The Canadian dollar picked up support against the US dollar for the first time in four days on the wings of a surprisingly resilient Canadian labour market in December. Employment data coming from the US was less spectacular, weighing on the greenback with the start of the New York session.
After a series of weak macroeconomic data coming from Canada recently, the crucial jobs report beat market expectations to the upside, easing bets of a rate cut at the next Bank of Canada meeting in January.
The Canadian economy added 35.2K new jobs in December after two straight monthly declines. The December report came in well above market forecasts of a 24.9K gain and showed a strong rebound after a disappointing November report that saw the number of jobs falling by 71.2K.
The total number of jobs added in 2019 climbed to 320K, marking the second-best year since 2007.
The employment gain was mostly driven by new full-time jobs that rose by 38K in December. Part-time employment somewhat offset that gain in the total employment number with a 3K drop.
The unemployment rate in December also came in better than expected, falling to 5.6% from 5.9% the month before.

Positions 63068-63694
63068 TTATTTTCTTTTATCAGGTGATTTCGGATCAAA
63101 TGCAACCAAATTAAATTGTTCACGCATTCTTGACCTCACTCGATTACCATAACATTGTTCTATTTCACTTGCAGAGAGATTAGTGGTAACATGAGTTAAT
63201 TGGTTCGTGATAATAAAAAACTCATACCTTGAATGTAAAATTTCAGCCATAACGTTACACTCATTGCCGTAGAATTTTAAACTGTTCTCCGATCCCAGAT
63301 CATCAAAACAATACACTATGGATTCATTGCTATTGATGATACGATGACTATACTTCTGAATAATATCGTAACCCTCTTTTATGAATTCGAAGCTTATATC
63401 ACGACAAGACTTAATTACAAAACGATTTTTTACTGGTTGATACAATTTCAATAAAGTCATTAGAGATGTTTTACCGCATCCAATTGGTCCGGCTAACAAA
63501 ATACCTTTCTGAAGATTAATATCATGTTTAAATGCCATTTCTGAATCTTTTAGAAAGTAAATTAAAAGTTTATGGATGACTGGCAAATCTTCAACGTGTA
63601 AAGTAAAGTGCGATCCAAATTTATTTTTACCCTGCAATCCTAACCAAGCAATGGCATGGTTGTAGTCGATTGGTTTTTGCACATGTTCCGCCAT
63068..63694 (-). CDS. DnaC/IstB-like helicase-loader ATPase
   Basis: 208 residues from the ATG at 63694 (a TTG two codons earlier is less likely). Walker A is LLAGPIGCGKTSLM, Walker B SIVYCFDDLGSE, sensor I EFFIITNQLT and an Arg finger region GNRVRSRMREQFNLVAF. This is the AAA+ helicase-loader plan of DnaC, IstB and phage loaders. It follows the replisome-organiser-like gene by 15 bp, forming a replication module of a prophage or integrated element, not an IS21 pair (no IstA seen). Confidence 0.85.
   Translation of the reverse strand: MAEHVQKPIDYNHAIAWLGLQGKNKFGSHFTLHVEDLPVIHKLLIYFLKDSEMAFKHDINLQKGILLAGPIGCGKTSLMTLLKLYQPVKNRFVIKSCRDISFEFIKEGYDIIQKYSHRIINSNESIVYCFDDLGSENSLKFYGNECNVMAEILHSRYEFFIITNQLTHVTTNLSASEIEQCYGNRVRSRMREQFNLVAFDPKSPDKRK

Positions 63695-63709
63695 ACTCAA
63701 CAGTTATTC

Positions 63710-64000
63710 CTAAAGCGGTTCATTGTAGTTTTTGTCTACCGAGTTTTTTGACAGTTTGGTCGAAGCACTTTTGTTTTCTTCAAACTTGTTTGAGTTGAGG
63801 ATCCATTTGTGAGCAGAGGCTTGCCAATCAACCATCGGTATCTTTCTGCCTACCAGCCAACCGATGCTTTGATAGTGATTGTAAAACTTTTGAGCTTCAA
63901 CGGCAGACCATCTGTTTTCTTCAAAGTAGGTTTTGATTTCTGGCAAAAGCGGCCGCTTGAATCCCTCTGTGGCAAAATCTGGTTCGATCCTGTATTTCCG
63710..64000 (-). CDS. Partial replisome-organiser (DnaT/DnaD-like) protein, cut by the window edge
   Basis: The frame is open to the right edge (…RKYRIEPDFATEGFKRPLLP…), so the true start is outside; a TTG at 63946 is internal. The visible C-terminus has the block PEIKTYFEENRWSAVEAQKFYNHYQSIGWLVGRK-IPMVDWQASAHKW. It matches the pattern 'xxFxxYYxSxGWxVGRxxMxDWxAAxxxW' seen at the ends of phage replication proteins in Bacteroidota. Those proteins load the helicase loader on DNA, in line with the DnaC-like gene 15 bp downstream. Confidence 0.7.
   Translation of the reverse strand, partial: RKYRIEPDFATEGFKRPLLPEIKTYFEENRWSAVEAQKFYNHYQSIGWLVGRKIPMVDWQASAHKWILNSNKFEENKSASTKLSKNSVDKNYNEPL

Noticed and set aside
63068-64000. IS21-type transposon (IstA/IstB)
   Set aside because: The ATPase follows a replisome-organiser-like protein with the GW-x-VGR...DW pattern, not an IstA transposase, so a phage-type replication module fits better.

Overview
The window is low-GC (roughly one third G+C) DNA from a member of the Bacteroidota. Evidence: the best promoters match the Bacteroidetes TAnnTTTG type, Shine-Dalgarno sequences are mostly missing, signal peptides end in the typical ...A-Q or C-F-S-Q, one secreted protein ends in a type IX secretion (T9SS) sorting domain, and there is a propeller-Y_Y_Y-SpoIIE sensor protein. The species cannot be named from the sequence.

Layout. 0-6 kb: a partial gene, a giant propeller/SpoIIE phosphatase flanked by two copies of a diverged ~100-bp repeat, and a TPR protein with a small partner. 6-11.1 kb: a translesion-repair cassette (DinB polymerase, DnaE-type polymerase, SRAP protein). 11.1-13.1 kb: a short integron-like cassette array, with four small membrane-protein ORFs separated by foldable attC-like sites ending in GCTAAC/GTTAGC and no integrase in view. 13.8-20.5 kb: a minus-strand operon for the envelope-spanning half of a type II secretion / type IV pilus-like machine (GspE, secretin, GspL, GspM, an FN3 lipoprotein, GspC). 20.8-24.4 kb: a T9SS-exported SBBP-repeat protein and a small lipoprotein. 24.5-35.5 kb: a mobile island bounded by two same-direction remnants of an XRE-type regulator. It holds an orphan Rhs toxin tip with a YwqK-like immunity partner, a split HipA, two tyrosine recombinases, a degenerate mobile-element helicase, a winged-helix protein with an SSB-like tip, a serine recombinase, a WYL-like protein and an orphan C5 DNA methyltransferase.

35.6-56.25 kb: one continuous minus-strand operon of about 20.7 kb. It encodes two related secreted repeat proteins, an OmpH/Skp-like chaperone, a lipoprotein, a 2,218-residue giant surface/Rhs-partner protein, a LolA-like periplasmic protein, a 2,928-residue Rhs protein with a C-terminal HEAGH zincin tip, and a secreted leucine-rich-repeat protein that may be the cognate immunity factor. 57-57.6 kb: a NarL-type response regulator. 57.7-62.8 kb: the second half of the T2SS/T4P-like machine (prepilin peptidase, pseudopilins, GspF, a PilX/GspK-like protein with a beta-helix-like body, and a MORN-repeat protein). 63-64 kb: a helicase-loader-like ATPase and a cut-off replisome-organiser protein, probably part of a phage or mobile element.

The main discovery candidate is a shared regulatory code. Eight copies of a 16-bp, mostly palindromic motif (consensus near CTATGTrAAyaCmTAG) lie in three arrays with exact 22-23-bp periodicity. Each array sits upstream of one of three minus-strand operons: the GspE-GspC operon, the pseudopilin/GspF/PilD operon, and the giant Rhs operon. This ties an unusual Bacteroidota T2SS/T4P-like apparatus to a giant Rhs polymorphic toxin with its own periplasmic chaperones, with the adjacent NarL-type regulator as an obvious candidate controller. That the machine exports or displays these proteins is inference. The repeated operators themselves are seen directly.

Compared to the upbeat Canadian labour market numbers, the US non-farm payrolls report came in less stellar. The US economy added 145K new jobs in December, missing market forecasts of a 162K rise and falling well behind the 256K gain in November.
Average hourly earnings rose by 0.1%, while the unemployment rate held steady at 3.5% in December.
Charts show a powerful bearish pinbar candle that retraced at the 1.31 mark in yesterday’s trade. Today, the price fell below the resistance at 1.3050 and a decisive close below that level could see the price retest the recent lows around the mid-1.29s.
As of 2:30 p.m. London time, the Canadian dollar traded at 1.3038 against the US dollar.